Wednesday, June 10, 2009

A legacy of song

I'm a bit sad to find that I'm nearing the end of Roland Bainton's biography of Martin Luther, Here I Stand; a life of Martin Luther. I would say I will miss him; but I have another biographical work on Luther yet unread to turn to later. For now I'm reflecting on his legacy in various spheres of ecclesiastical life - music for one.

With Luther, music took a more prominent place in the church. While some in the Reformation, Zwingli for instance, would have it relegated to strictly to secular life, Luther felt it should remain an integral part of the liturgy and even took it beyond its common use which was "almost entirely restricted to the celebrant and the choir." In Bainton's opinion, Luther "may be considered the father of congregational song. This was the point at which his doctrine of the priesthood of all believers received its most concrete realization. This was the point and the only point at which Lutheranism was thoroughly democratic. All the people sang."

Beyond doctrine, this practice is also rooted in Luther's own experience of the power that music wields over the heart of man. In his own words:
"Music is to be praised as second only to the Word of God, because by her are all the emotions swayed. Nothing on earth is more mighty to make the sad gay and the gay sad, to hearten the down cast, mellow the overweening, temper the exhuberant, or mollify the vengeful. The Holy Spirit himself pays tribute to music when he records that the evil spirit of Saul was exorcised as David played upon his harp...This precious gift has been bestowed on men alone to remind them that they are created to praise and magnify the Lord...He who does not find this an expressible miracle of the Lord is truly a clod and is not worthy to be considered a man."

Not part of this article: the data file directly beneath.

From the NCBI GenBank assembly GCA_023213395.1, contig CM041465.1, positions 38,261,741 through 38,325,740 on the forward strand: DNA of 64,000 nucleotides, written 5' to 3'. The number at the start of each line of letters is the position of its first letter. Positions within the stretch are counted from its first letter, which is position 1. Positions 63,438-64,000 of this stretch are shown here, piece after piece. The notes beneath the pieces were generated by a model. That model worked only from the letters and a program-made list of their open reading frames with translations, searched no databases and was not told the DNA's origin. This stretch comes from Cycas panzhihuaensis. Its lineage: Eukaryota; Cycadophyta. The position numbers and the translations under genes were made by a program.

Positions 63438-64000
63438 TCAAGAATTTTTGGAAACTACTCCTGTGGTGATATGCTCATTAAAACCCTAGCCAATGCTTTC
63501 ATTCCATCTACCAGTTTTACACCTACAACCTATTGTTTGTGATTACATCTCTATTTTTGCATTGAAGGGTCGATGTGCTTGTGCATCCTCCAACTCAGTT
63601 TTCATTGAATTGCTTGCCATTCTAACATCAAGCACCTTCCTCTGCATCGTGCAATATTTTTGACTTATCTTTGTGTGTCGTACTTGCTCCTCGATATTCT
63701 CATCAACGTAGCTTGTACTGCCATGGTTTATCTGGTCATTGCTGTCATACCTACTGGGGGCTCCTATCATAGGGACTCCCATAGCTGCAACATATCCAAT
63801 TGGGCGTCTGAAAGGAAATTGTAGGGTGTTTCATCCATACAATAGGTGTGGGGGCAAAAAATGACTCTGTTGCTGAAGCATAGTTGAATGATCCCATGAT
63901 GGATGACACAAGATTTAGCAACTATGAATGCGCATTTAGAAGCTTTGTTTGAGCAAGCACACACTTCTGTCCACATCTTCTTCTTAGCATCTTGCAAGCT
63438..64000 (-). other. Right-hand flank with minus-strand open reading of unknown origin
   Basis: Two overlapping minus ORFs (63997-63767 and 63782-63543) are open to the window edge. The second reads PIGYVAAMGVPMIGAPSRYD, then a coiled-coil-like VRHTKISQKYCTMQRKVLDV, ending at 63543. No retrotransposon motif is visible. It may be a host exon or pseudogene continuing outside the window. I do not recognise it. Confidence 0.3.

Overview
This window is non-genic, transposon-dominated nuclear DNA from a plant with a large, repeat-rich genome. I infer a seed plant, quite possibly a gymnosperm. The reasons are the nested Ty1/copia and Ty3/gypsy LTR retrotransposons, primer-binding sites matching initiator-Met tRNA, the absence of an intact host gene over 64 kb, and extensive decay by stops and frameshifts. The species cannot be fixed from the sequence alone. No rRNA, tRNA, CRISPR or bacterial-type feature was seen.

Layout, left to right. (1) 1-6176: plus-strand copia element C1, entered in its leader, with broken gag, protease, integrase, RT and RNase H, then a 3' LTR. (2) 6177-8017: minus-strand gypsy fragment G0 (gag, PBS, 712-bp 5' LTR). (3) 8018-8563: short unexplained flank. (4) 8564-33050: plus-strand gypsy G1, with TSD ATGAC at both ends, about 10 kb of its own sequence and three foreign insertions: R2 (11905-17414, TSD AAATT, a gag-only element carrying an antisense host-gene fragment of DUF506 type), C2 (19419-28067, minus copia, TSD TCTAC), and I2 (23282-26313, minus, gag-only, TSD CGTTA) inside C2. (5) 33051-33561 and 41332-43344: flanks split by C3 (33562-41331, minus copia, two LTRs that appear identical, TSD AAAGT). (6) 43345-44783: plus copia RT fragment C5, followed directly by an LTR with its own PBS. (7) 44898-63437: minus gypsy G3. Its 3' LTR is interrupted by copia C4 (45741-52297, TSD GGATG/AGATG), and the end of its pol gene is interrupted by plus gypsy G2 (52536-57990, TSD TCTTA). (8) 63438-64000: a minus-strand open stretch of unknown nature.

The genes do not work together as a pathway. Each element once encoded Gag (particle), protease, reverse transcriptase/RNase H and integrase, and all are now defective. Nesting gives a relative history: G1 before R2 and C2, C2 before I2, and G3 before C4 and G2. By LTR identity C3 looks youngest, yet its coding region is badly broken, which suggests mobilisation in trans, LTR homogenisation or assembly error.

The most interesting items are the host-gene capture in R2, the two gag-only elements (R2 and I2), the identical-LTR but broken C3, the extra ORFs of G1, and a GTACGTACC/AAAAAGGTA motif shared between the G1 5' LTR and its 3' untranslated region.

And again:
"Music is a fair and lovely gift of God which has often wakened and moved me to the joy of preaching...I have no use for cranks who despise music, because it is a gift of God. Music drives away the Devil and makes people gay; they forget thereby all wrath, unchasitiy, arrogance, and the like. After theology I give to music the highest place and the greatest honor. I would not exchange what little I know of music for something great. Experience proves that next to the Word of God only music deserves to be extolled as the mistress and governess of the feelings of the human heart."
And so Luther set about writing hymns and teaching the congregants how to sing, arranging that practices be held for the congregation mid-week and that home worship include practice in the singing of hymns. And his trust in this gift from God was proven not to be unfounded, as one of his enemies, a Jesuit, testified: "the hymns of Luther killed more souls than his sermons". And how could that be, you may wonder? Well, listen to just one of the hymns penned by Luther:

I cry to thee in direst need.
O God, I beg thee hear me.
To my distress I pray give heed.
If thou shouldst wish to look upon
The wrong and wickedness I've done,
How could I stand before thee?

With thee is naught but untold grace
Evermore forgiving.
We cannot stand before thy face,
Not by the best of living.
No man boasting may draw near.
All the living stand in fear.
Thy grace alone can save them.

Therefore in God I place my trust,
My own claim denying.
Believe in him alone I must,
On his sole grace relying.
He pledged to me his plighted word.
My comfort is in what I heard.
There will I hold forever.
How sweet these words of free grace and unmerited favor must have tasted to those beaten down by law and pennance. How sweet they sound to me today!

1 comment:

David Porter said...

Laurie,

Wonderful post! Thank you for sharing your insights of Luther.